The European Commission has recently published its updated work program for 2018, outlining the regulatory priorities for the year ahead. The priorities contain a mixture of the new and the old. With the European Parliament elections in 2019, this is the European Commission's last push to complete actions under its `jobs and growth' mandate started in 2014.
The European Commission has recently published its updated work programme for 2018, outlining the regulatory priorities for the year ahead. The priorities contain a mixture of the new and the old. With the European Parliament elections in 2019, this is the European Commission's last push to complete actions under its `jobs and growth' mandate started in 2014.
However, finalising key aspects the regulatory reform agenda continues to be a challenge. The Basel Committee has spent almost a year failing to reach agreement on the ‘output floor’, which is a key element of Basel 4 (or, as the Basel Committee sees it, the finalisation of Basel 3). So after its last meeting the Committee was only able to announce the finalisation of its standards on step-in risk (the final standards are very close to the consultation version on which we commented in April).
Meanwhile, the European Commission has withdrawn its proposal to force large banks to separate their investment banking activities from their commercial and retail banking activities. There was little prospect of the European Parliament reaching an agreed position on this proposal.
The European Banking Authority continues its efforts to ensure governance remains a priority. It has published the final Guidelines on Internal Governance, as well as Guidelines on assessing the suitability of key individuals, in partnership with the European Securities and Markets Authority.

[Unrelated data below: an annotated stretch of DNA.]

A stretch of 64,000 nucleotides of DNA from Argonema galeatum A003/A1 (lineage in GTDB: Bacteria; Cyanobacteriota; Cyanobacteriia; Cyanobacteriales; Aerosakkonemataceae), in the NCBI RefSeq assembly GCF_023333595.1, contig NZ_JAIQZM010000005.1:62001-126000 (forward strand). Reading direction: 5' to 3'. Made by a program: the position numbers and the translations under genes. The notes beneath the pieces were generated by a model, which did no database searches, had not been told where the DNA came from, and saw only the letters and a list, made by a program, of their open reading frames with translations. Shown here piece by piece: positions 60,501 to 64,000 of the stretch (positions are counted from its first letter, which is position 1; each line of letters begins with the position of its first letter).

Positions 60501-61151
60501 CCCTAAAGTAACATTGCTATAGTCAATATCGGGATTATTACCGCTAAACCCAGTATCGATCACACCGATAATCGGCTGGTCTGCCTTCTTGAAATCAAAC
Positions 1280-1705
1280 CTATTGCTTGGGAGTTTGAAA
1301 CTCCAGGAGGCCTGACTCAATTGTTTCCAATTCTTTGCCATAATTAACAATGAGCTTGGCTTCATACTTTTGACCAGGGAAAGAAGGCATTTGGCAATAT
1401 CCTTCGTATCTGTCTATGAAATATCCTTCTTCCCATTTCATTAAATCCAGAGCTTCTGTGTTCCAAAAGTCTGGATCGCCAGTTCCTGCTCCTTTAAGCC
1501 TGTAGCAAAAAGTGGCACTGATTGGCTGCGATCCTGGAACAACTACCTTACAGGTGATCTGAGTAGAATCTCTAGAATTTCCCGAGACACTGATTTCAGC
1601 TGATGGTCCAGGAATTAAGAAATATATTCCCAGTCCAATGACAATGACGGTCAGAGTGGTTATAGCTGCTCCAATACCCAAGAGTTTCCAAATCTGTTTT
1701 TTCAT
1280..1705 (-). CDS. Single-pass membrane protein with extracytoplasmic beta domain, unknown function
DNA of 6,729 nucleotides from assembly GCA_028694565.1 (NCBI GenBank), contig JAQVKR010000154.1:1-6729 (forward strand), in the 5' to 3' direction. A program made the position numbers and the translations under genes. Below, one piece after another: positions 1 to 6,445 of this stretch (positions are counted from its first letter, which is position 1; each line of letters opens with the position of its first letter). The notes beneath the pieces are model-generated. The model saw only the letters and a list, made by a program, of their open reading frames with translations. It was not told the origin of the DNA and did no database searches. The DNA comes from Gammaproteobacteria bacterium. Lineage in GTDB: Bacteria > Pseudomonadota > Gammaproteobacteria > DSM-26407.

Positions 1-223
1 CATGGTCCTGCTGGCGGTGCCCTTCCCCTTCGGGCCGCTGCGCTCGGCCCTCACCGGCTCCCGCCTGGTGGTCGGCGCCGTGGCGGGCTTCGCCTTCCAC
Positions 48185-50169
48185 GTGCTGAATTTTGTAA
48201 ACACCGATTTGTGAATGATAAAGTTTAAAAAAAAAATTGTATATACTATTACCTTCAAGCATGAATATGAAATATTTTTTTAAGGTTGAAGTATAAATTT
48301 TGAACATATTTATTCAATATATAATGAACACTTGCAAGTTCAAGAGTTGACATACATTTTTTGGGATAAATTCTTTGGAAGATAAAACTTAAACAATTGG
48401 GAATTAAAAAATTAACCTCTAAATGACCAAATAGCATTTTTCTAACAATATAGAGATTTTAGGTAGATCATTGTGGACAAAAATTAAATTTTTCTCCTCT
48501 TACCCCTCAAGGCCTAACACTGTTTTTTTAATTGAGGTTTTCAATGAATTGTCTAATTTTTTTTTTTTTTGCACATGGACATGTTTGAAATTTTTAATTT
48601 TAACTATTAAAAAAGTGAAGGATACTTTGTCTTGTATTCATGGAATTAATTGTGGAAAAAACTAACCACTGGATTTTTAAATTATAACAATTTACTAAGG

Additional guidance for consultation published by the European Central Bank (ECB) on Non-performing exposures (NPEs) reinforces and supplements the ECB’s March 2017 Guidance by specifying quantitative supervisory expectations – the ECB calls these “prudential provisioning backstops” - concerning the minimum levels of prudential provisions against NPEs. The expectations are based on the length of time an exposure has been classified as non-performing and on any collateral held. Many banks are concerned that the additional guidance may have a significant impact on their provisioning for NPEs.
In other news, the Financial Stability Board's (FSB) stocktake of financial sector cybersecurity regulations, guidance and supervisory practices across all 25 FSB member jurisdictions and nine international organisations appears to have two key takeaways: (i) the range of regulatory and supervisory practices across FSB member jurisdictions are broadly consistent but by no means harmonised; and (ii) the pace of new regulation in this area shows no sign of slackening.
We also take a look at the implications of the European Commission’s decision to adopt equivalence in relation to the US with respect to the risk mitigation techniques and margin requirements afforded to un-cleared over-the-counter (OTC) derivative transactions under EMIR.
Recently, the European Commission set out further guidance on the EU’s new markets rules (the revised Markets in Financial Instruments Directive (MiFID II)) – specifically on how EU firms can receive brokerage and research services from non-EU jurisdiction institutions. This guidance along with action from US regulators aims to assuage the growing unease over how cross-border research will operate under the new regime.
Following our earlier publication on Recovery Planning in July we will soon be launching a companion paper on Resolution: the evolving journey in Europe. This focuses in particular on operational continuity, minimum requirements for banks to hold loss absorbing capacity (MREL), and valuation preparedness.
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